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We have heard it said

that the only constant is change itself. This certainly rings true in the rapidly evolving structured cabling and telecom arena.Technologies are emerging, standards are under development, new tools ar...

September 1, 2000  

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that the only constant is change itself. This certainly rings true in the rapidly evolving structured cabling and telecom arena.

Technologies are emerging, standards are under development, new tools are appearing, even companies and their methods of conducting business are changing. So with this flurry of activity taking place all around us, we thought it timely to take a closer look at just how our industry is changing — and what these changes may ultimately mean.

Some of the most striking developments we have witnessed over the past several years have certainly been technological. For as the ways we work change (i.e., our dependence on the Internet and corporate intranets), so do our networking needs. But though our specific applications may change and the network protocols may evolve, it is the same old story when it comes to bandwidth — it is never enough. We examine this “hunger” for bandwidth and look at which technologies are winning the high-speed race in The Need for Speed on page 16. In addition to the technologies, our methodologies, models (see Division 17 Changes Everything on page 28) and equipment (see The Testing Scene on page 37) are also developing.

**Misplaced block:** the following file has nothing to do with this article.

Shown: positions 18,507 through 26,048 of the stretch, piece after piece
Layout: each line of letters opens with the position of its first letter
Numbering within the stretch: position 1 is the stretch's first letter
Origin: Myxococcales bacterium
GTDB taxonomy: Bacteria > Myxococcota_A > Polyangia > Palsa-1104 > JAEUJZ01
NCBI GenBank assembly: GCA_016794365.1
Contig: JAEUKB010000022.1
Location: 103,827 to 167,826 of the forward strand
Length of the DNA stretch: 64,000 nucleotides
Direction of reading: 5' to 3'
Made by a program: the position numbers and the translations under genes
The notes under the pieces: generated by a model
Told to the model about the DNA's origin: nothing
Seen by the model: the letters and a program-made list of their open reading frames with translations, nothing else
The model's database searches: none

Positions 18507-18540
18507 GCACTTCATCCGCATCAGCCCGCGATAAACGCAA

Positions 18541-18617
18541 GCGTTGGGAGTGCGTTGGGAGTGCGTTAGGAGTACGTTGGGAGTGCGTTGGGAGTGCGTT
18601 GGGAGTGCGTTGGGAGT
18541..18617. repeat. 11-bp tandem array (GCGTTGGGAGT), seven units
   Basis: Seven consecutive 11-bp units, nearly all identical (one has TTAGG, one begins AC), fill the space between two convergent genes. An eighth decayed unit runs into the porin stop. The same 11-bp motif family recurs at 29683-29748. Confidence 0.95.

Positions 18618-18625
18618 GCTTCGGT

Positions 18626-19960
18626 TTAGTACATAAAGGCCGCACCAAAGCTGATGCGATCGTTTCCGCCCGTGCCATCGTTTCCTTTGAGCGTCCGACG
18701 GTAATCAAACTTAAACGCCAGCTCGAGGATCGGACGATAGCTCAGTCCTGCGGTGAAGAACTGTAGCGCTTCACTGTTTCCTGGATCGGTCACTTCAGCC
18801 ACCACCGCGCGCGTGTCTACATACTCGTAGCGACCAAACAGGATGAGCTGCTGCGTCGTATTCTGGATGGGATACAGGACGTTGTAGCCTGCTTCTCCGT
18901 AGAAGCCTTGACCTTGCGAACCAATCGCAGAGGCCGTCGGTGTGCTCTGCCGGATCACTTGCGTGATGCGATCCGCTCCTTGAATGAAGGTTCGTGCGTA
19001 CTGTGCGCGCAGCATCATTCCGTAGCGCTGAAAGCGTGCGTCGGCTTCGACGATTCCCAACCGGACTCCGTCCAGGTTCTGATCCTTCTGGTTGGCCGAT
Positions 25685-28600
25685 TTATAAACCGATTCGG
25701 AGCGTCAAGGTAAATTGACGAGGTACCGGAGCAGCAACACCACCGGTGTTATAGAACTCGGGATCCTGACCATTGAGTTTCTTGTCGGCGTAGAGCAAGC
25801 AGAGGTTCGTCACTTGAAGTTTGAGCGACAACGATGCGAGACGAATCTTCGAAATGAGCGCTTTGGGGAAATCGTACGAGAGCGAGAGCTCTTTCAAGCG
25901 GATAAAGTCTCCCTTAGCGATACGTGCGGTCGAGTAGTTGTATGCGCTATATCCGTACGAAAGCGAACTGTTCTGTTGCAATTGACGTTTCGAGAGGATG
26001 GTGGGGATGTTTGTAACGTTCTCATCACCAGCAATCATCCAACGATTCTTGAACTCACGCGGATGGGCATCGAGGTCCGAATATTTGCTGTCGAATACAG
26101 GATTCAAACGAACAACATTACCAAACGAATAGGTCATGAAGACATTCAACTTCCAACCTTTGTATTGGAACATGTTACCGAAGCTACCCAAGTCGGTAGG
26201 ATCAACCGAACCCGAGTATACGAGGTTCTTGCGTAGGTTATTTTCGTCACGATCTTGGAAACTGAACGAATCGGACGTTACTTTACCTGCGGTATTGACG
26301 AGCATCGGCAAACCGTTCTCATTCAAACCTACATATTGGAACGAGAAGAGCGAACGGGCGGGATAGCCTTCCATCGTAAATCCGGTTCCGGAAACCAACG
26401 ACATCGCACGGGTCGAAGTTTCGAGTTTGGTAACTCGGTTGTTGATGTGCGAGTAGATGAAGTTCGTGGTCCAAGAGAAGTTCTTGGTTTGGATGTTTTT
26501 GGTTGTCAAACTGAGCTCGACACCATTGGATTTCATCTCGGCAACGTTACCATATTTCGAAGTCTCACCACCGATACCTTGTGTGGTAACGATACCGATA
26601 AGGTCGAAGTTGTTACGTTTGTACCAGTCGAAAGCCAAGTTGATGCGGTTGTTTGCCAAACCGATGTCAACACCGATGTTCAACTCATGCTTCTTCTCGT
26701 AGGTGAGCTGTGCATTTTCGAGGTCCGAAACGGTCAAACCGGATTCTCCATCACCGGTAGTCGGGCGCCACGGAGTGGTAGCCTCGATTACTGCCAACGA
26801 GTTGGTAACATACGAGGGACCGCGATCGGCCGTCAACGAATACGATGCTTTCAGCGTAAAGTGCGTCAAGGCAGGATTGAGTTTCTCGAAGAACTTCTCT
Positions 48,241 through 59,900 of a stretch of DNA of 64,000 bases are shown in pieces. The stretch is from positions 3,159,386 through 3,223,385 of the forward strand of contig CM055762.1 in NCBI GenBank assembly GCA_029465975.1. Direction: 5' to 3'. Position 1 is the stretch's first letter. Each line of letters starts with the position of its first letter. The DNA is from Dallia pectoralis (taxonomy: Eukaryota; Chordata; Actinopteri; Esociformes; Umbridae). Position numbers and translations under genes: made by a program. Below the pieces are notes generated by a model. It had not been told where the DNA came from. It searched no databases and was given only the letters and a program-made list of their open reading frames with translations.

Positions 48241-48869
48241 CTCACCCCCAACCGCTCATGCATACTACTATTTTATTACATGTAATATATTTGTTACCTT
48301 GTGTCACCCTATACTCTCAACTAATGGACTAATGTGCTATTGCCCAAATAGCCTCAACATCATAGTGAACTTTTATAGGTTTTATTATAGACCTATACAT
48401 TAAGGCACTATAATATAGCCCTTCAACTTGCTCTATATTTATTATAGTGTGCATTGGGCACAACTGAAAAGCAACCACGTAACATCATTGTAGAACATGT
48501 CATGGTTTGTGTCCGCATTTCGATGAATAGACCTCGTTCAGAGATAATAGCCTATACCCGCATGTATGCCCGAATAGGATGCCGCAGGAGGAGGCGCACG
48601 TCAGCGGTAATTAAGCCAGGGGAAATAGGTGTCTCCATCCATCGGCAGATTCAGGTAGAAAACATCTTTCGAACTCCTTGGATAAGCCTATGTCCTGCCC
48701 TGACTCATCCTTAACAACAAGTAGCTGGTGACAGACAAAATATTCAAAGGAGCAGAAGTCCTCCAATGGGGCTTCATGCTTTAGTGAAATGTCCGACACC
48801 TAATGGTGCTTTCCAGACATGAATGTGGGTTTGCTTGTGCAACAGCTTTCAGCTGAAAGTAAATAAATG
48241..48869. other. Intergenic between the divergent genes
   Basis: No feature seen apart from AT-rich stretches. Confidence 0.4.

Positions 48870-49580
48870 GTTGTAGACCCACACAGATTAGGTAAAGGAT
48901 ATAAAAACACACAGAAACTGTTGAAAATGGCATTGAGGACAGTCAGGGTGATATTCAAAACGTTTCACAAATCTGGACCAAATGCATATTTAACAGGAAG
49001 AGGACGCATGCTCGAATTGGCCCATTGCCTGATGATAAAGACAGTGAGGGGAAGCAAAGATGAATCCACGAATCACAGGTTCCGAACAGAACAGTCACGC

But perhaps just as interesting is the overall puzzle into which all of these other pieces fit. The Canadian structured cabling and telecom landscape is changing, the players are in motion, and the way they play is evolving. In our spotlight column, Dan Milliard, CEO and Director of Group Telecom, talks about this changing playing field and new ways of succeeding in this arena.

Of course, shifting ideas and attitudes are some of the most important changes occurring in our industry. In fact, one of the most striking things we notice as we look around is not just how far we have come in terms of actual “goods” — the hardware, software, widgets and gadgets — but how far we have come (or have yet to go) in terms of our own “mindset”. One facet of this is explored in Where the Girls Are on page 22, an article which looks at the rapid proliferation of women into a male-dominated industry and the associated issues and effects.

Yet, just much have times (and attitudes) changed? And is change always a positive thing? While technological change brings with it a certain degree of advancement and progress, there are also the accompanying pitfalls. Our columnists certainly had something to say on this matter. In his regularly featured Standards Update column (page 42), Paul Kish converses about hectic pace of change in our industry, and in our View from the Board (page 44), Mark Maloney continues in this vein by examining the “costs” associated with change.

It was these types of concerns and considerations that provided the most pause for thought as this issue of Cabling Systems came together. For they really brought home the fact that although technologies and standards and tools may change throughout the years, the associated challenges and issues do not.

I guess the old adage still holds weight … the more things change, the more they stay the same.

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